When I was younger, the fall and the beginning of a school year was my favorite time of the year. I loved shopping for school supplies and setting up my school supplies. The excitement was palpable when I thought of gathering new notebooks, highlighters, and pens, imagining how and what I’d learn. Some students like to shop for new school clothes, but I always prefer to shop for my new books, special pens, and markers. While doing so, I thought about my teachers and friends; and what success would look like for that upcoming year. It was a magical time of the year — perhaps not Hogwarts magical, but it had its panache that I couldn’t resist.
Now, as an adult and a practicing comprehensive otolaryngologist, that hasn’t changed too much. Nothing better than opening a new notebook with a special pen, reviewing the learning objectives provided in the program for each educational session, and starting to visualize that first live lecture at the American Academy of Otolaryngology-Head and Neck Surgery’s Annual Meeting in Los Angeles after a year-and-a-half in isolation and quarantine.
I am looking forward to in-person learning after a year-and-a-half of neverending virtual calls and webinars. I can’t wait to interact with faculty and ask questions to an expert in person. It seems like our learning was in overdrive this past year and a half trying to understand the novel coronavirus. But so much more has happened this year in the world of otolaryngology. I am looking forward to the new debate format at this year’s Annual Meeting, particularly the debate, Biologics for Nasal Polyps: Is This the End of Sinus Surgery, between Dr. Anju Peters and Dr. James Palmer, asking where biologics fit into the treatment paradigm for chronic rhinosinusitis with nasal polyposis.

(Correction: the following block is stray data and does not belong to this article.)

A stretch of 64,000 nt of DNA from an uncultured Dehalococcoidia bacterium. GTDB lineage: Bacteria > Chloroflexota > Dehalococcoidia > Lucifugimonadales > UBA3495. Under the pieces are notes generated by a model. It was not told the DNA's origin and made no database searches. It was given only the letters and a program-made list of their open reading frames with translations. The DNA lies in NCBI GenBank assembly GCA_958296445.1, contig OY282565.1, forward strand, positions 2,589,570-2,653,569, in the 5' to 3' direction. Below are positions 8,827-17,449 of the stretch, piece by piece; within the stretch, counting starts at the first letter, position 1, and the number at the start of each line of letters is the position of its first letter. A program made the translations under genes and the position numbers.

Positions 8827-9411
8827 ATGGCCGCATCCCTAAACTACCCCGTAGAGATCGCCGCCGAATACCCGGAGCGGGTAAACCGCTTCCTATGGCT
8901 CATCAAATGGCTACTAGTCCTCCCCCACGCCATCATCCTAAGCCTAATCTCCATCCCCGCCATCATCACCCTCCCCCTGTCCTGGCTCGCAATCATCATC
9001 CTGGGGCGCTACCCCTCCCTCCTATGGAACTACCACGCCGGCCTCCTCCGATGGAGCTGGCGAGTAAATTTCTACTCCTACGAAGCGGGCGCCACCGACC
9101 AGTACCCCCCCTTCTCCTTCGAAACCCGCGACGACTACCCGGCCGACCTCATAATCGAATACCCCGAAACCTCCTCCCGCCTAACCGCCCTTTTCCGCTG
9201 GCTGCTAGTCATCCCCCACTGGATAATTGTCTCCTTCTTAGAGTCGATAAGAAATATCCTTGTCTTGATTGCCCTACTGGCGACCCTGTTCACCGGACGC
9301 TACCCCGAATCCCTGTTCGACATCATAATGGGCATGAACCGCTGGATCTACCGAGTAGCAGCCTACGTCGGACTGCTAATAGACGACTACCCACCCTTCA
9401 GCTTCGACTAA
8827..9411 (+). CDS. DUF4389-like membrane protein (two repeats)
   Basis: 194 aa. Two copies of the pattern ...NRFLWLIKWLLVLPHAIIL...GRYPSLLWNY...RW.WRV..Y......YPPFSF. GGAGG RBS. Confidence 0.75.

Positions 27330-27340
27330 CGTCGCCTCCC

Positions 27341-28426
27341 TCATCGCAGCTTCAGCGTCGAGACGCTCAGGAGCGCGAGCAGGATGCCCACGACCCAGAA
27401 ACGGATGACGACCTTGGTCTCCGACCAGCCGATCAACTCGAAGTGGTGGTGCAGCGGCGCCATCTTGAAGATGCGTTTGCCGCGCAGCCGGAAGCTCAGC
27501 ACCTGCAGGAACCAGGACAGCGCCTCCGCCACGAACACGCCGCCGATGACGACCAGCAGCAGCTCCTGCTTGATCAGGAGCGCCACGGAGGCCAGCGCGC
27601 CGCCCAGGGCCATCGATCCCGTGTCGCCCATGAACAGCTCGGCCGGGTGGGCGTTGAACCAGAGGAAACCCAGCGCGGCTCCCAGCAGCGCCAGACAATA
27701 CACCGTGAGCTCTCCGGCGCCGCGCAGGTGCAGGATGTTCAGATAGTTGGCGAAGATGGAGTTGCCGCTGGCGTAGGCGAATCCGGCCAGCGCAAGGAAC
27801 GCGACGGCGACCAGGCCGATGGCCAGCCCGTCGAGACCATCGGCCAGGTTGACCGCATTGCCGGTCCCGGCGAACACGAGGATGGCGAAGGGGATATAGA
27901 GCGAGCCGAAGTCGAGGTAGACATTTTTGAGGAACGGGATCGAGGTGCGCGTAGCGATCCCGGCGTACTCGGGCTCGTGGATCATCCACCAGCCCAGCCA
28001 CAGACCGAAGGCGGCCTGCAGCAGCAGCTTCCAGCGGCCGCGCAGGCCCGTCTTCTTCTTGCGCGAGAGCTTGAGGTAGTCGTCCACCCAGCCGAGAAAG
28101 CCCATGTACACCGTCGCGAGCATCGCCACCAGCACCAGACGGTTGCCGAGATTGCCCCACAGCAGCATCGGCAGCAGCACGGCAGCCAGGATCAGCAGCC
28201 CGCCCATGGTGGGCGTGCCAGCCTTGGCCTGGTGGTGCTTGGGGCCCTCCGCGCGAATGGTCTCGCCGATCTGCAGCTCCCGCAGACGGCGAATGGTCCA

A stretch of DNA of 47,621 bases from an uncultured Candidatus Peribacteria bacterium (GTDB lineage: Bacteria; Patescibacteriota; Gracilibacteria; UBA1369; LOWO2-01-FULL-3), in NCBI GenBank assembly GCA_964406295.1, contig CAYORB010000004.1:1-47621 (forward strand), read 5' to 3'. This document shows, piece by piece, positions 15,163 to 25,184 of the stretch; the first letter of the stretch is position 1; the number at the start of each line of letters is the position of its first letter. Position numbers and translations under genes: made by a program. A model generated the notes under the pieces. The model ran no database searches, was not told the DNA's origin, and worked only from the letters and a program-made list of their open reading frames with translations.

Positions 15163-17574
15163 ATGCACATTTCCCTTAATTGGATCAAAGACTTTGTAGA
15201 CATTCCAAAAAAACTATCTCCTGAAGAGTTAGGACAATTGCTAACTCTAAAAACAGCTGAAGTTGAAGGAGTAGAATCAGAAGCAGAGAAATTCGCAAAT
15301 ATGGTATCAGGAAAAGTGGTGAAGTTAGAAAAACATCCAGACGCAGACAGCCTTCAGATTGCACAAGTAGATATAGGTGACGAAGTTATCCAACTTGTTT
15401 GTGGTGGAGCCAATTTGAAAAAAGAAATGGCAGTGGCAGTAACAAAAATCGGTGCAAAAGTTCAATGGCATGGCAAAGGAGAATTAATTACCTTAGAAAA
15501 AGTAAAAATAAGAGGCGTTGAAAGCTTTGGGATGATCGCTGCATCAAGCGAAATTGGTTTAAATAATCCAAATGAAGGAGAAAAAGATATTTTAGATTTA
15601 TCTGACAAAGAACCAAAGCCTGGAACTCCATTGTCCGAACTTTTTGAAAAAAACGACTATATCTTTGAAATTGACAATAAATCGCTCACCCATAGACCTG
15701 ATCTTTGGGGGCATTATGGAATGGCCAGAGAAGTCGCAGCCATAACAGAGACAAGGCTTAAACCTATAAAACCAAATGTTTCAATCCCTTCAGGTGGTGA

This fall, I again find myself thinking about my friends and colleagues, the faculty at the 125th Annual Meeting, and all of the new things that I will learn, and I again am drawn to a magic that I can’t resist. I hope that you will join me at #OTOMTG21 in Los Angeles.
Dr. Damask is employed by Damask Physicians Group, is contracted for clinical research by AstraZeneca, GSK, and OptiNose, serves on advisory boards for ALK, OptiNose, AstraZeneca, Sanofi, GSK, and Genentech, is a consultant for Audigy Medical, has received payment for lecturing by ALK, AstraZeneca, Genentech, OptiNose, GSK, and Sanofi, and received royalties from Thieme.
Image by gmast3r / GettyImages